Excessive Code Contributors


Code contributors are classified as individuals with the ability to push code to a given source code repository.

Open source projects tend to limit the count of collaborators with write access to the code. Individuals who are interested to contribute to the open source project can fork the repository and create a pull request with the changes. According to this definition, not every developer who contributed code to open source project is considered as a code contributor.


Having excessive code contributor permissions in a source code repository can pose several operational and security risks:

  1. Uncontrolled changes: If too many people have write access and there is no branch protection policy in place to require pull request reviews, it could result in chaotic and uncontrolled changes to the code. It would be difficult to maintain quality control and stability in the codebase, leading to more bugs and potentially insecure code.

  2. Malicious modifications: Write permissions allow users to modify the source code. If a user account with these permissions is compromised, a malicious actor could introduce security vulnerabilities, alter the program's functionality, or insert backdoors into the software.

  3. Accidental alterations: Users with write permissions could inadvertently introduce bugs or delete crucial parts of the source code. This risk is amplified when more users have write permissions, especially if they're not familiar with all sections of the codebase.

  4. Codebase instability: Excessive write permissions can result in an unstable codebase. Frequent, unreviewed changes could lead to software instability, make debugging more difficult, and slow down the development process.

  5. Inefficient development process: When too many people have write access, it can lead to confusion and conflicts in the development process. Multiple people might unknowingly work on the same feature or issue, leading to conflicts and wasted efforts.

  6. Bypassing development procedures: Established development and deployment procedures, such as code reviews and automated tests, could be bypassed by users with write permissions. This could result in untested or vulnerable code being merged and deployed.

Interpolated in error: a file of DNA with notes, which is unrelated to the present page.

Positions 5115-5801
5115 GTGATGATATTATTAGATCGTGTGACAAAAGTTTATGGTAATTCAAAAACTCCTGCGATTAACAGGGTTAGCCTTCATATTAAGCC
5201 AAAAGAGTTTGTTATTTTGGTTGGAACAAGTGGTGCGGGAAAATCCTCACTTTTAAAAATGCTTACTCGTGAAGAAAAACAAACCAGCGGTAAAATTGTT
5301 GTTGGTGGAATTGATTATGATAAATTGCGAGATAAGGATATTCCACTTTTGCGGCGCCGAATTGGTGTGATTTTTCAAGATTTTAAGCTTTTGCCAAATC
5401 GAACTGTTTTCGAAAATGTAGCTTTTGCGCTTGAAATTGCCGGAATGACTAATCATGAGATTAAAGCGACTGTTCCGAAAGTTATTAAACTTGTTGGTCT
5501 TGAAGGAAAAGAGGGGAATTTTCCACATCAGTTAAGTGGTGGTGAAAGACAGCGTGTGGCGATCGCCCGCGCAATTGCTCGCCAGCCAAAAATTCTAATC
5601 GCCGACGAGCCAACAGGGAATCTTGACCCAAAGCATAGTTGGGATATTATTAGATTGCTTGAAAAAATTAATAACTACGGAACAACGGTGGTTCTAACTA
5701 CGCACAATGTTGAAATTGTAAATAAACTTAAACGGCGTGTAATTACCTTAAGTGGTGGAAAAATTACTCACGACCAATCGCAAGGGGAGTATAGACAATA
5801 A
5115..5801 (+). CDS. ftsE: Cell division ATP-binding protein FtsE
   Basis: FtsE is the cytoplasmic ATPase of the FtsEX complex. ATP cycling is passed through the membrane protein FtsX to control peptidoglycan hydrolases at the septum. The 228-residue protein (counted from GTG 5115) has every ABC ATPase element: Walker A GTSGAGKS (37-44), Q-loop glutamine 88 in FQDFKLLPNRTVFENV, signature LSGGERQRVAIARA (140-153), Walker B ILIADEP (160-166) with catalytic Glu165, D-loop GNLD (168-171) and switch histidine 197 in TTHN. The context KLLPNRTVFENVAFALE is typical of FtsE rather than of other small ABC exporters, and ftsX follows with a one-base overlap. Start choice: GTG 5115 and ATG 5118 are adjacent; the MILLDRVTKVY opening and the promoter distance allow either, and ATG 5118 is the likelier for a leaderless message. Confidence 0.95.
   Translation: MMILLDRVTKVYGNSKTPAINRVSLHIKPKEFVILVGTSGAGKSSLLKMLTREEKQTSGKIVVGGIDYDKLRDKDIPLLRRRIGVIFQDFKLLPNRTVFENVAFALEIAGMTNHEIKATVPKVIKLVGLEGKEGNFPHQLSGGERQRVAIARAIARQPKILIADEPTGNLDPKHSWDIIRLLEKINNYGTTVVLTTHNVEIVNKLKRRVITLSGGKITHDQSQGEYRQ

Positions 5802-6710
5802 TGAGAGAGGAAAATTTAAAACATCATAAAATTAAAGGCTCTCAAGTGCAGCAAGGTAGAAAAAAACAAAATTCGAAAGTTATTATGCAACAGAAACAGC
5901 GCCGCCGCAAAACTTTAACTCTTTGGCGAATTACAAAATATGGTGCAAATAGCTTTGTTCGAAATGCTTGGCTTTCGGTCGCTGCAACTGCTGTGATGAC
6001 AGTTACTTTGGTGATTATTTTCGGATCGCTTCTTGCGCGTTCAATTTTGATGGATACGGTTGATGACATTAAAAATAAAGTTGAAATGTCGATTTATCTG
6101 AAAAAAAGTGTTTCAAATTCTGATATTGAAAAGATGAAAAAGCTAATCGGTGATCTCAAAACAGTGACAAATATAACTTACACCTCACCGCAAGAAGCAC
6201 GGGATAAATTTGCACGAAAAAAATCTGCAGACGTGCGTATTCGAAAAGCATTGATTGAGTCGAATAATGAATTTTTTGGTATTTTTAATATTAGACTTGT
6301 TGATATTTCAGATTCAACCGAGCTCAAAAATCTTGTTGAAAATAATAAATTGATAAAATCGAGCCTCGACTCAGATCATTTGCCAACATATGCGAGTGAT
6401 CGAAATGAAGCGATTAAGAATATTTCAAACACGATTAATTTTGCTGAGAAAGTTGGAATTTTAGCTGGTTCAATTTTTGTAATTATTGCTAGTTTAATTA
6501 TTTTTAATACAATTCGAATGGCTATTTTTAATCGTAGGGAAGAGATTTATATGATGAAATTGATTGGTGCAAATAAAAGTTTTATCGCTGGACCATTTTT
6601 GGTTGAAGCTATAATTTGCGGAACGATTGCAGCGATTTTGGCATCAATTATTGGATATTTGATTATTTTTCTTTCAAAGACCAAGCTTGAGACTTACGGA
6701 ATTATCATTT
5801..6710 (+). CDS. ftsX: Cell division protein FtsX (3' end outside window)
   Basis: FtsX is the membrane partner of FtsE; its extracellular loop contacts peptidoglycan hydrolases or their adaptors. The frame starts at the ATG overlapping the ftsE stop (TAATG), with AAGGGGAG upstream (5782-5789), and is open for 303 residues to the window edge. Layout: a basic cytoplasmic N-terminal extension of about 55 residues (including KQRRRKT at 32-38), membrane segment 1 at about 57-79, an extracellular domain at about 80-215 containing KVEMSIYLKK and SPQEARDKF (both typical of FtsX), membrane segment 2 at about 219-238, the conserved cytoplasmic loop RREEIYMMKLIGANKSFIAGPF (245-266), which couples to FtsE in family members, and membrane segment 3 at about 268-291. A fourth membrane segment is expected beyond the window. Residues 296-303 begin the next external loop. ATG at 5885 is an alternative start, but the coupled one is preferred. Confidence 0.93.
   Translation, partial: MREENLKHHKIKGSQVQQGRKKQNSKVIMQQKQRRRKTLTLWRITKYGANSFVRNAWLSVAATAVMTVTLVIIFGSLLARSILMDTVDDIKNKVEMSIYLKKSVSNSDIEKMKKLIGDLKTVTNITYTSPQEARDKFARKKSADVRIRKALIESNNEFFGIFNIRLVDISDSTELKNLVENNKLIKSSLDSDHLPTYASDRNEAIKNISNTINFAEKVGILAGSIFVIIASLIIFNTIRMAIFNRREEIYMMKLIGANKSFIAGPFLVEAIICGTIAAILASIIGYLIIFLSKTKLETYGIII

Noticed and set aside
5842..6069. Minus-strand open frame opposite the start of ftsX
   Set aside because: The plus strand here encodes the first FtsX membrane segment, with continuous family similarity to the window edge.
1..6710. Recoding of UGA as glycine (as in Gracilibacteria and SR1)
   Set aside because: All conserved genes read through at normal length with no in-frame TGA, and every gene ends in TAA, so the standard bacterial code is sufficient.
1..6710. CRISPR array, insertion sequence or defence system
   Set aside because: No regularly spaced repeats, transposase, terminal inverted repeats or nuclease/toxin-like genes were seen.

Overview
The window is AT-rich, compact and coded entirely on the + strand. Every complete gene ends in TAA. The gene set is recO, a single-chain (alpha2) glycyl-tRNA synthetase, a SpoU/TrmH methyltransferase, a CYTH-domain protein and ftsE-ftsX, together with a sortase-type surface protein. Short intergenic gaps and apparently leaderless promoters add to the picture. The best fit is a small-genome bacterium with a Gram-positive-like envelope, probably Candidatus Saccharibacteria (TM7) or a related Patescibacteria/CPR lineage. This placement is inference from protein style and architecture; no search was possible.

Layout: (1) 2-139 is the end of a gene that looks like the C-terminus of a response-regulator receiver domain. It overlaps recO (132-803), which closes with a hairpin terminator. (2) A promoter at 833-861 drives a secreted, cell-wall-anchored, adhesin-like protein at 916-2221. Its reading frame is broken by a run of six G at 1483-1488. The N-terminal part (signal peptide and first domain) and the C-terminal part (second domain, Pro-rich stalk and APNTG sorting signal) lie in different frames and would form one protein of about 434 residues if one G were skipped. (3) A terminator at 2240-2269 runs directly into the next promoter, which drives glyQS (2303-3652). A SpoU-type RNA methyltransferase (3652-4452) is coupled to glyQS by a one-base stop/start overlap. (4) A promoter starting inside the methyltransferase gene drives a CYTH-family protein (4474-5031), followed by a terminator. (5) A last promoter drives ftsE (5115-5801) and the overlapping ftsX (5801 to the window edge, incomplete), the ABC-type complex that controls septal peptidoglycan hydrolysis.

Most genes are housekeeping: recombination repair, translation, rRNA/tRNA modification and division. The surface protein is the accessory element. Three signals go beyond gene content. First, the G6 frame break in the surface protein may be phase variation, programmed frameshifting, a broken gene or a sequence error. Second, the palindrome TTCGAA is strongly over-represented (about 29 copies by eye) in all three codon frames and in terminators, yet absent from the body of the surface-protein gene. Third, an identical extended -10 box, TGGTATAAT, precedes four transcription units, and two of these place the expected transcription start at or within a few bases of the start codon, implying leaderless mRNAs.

How excessive permissions are determined?

Excessive pull request reviewers and CODEOWNERS are identities that their approval is counted towards the ability to merge code to the target branch, but they did not review any code changes in the applicable source code repository in a given time frame.

How to change the excessive permissions logic?

To configure the time frame for excessive pull request reviewers or CODEOWNERS permissions, go to the Policies page under the Admin section and adjust the permissions definitions settings for Code Contributors.

How to mitigate excessive permissions?

Navigate to the Git Posture page and click on the Permissions widget.

If you have multiple source code management (SCM) tools, select the relevant SCM type at the top right corner menu.

Github: Create CODEOWNERS or "Restrict Push"

Arnica can create a CODEOWNERS file or modify the branch protection policy to restrict who can push code to the important brach in the repository.

Create and enforce CODEOWNERS

Arnica creates a Pull Request with the modified CODEOWNERS file based on the Pull Request activities in each of the branches. If there have been no recent Pull Requests (based on the policy configurations), there is insufficient context to create a CODEOWNERS file.

By selecting this mitigation option, Arnica will generate a CODEOWNERS file and create a Pull Request to approve these changes. Upon approval, Arnica will enable the branch protection policies to require at least 1 approver from the Code Owners file is enabled, as in the screenshot below:

Enable "Restrict Push" branch protection policy

When a repository does not have any branches with recently merged code from Pull Requests, Arnica will assess which branches need to be protected by restricting who can push to these branches. By selecting this mitigation option, Arnica will enable the branch protection policy for each of the selected branches. Below is a screenshot of the anticipated result when only a single user needs to push code to a given branch.

Azure DevOps: Modify branch protection policy

Modify reviewers in branch protection policy

If the contributor permission is excessive because no review policy is in place, the userโ€™s contributor policy for that branch is set to โ€œDenyโ€, removing their ability to push code without review.

Assign reviewers in branch protection policy

If the contributorโ€™s permission is excessive because the contributor has been granted the ability to complete peer reviews, Arnica will add all contributors who have conducted review to the designated list of reviewers within the branch, limiting reviewer privileges to those users who have completed a review in the last 90 days.

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